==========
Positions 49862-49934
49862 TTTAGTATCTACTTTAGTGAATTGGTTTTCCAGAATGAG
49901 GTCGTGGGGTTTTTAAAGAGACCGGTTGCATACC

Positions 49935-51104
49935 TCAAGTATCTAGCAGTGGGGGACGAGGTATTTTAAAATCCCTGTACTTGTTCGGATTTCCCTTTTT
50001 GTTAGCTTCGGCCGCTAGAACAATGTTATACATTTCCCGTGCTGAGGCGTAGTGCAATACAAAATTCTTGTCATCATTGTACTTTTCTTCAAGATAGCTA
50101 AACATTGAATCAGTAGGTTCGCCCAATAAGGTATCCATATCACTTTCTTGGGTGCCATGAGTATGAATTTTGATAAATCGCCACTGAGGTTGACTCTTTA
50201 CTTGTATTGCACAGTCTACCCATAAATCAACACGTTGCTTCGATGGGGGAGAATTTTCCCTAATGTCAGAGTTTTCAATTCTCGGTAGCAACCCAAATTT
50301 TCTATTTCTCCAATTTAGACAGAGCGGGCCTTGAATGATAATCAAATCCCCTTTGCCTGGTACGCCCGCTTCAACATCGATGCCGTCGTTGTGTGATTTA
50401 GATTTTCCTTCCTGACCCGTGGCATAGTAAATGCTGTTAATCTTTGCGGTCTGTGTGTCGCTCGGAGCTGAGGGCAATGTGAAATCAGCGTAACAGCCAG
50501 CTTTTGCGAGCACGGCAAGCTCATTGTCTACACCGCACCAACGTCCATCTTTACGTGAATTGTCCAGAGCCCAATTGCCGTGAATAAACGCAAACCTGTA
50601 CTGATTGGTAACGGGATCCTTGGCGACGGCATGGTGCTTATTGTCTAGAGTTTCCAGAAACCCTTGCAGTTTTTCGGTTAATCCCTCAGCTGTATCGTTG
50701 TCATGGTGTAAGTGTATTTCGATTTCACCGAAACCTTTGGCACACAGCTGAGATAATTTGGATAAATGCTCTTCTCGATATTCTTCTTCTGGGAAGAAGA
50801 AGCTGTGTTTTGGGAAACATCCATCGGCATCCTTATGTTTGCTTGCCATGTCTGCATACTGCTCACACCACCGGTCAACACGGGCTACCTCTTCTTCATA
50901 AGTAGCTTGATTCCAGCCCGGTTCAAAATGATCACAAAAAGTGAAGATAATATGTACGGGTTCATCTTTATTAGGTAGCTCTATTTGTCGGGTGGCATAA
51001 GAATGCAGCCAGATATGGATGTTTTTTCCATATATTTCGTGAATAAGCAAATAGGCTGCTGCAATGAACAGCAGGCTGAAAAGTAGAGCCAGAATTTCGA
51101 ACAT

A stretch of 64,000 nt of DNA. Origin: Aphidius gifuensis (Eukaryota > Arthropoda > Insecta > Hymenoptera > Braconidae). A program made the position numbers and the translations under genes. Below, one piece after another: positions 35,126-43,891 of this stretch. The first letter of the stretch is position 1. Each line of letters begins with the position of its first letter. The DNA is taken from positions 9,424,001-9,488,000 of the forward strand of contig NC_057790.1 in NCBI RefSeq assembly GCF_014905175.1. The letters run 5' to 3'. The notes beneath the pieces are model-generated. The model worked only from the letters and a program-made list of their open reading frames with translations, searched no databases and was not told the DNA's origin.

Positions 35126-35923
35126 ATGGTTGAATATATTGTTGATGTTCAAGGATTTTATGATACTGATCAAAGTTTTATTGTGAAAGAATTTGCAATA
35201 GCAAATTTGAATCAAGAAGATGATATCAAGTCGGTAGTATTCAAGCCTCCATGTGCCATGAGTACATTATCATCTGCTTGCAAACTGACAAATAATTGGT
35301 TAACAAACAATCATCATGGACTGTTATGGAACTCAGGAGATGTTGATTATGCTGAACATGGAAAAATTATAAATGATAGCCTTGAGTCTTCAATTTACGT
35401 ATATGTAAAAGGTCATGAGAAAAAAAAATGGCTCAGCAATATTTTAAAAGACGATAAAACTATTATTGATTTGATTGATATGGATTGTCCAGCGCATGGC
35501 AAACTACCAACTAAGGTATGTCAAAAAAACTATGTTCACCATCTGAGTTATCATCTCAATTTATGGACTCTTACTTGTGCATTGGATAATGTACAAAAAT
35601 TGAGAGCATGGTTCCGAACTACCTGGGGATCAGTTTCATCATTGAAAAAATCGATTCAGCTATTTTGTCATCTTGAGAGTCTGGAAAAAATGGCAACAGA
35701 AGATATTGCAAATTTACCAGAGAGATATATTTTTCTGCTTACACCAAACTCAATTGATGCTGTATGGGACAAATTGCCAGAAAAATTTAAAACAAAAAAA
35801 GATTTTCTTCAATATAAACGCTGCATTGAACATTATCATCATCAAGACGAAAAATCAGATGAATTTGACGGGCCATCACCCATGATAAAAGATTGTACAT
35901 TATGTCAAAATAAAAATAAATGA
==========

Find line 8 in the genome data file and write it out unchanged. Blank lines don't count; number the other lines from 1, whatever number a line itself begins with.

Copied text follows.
50201 CTTGTATTGCACAGTCTACCCATAAATCAACACGTTGCTTCGATGGGGGAGAATTTTCCCTAATGTCAGAGTTTTCAATTCTCGGTAGCAACCCAAATTT